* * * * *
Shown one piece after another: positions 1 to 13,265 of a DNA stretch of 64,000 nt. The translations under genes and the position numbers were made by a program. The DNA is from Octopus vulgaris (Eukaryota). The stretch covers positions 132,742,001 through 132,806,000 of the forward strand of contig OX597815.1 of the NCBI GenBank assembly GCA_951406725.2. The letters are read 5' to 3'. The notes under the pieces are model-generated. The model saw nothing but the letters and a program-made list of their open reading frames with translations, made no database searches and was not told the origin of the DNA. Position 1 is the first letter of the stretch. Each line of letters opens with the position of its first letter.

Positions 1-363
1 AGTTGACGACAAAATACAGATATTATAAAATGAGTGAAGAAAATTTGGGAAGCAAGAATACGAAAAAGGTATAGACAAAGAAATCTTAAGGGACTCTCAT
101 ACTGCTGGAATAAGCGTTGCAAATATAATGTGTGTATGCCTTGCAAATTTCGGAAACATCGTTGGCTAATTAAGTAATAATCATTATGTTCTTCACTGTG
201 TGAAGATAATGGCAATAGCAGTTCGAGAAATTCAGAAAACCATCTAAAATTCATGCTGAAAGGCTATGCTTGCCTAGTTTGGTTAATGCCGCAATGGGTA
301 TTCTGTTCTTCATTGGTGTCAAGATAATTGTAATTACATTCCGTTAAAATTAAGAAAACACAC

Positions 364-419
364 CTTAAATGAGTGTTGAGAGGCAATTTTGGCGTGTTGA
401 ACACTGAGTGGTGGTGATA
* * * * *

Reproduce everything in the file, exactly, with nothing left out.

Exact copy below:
Shown one piece after another: positions 1 to 13,265 of a DNA stretch of 64,000 nt. The translations under genes and the position numbers were made by a program. The DNA is from Octopus vulgaris (Eukaryota). The stretch covers positions 132,742,001 through 132,806,000 of the forward strand of contig OX597815.1 of the NCBI GenBank assembly GCA_951406725.2. The letters are read 5' to 3'. The notes under the pieces are model-generated. The model saw nothing but the letters and a program-made list of their open reading frames with translations, made no database searches and was not told the origin of the DNA. Position 1 is the first letter of the stretch. Each line of letters opens with the position of its first letter.

Positions 1-363
1 AGTTGACGACAAAATACAGATATTATAAAATGAGTGAAGAAAATTTGGGAAGCAAGAATACGAAAAAGGTATAGACAAAGAAATCTTAAGGGACTCTCAT
101 ACTGCTGGAATAAGCGTTGCAAATATAATGTGTGTATGCCTTGCAAATTTCGGAAACATCGTTGGCTAATTAAGTAATAATCATTATGTTCTTCACTGTG
201 TGAAGATAATGGCAATAGCAGTTCGAGAAATTCAGAAAACCATCTAAAATTCATGCTGAAAGGCTATGCTTGCCTAGTTTGGTTAATGCCGCAATGGGTA
301 TTCTGTTCTTCATTGGTGTCAAGATAATTGTAATTACATTCCGTTAAAATTAAGAAAACACAC

Positions 364-419
364 CTTAAATGAGTGTTGAGAGGCAATTTTGGCGTGTTGA
401 ACACTGAGTGGTGGTGATA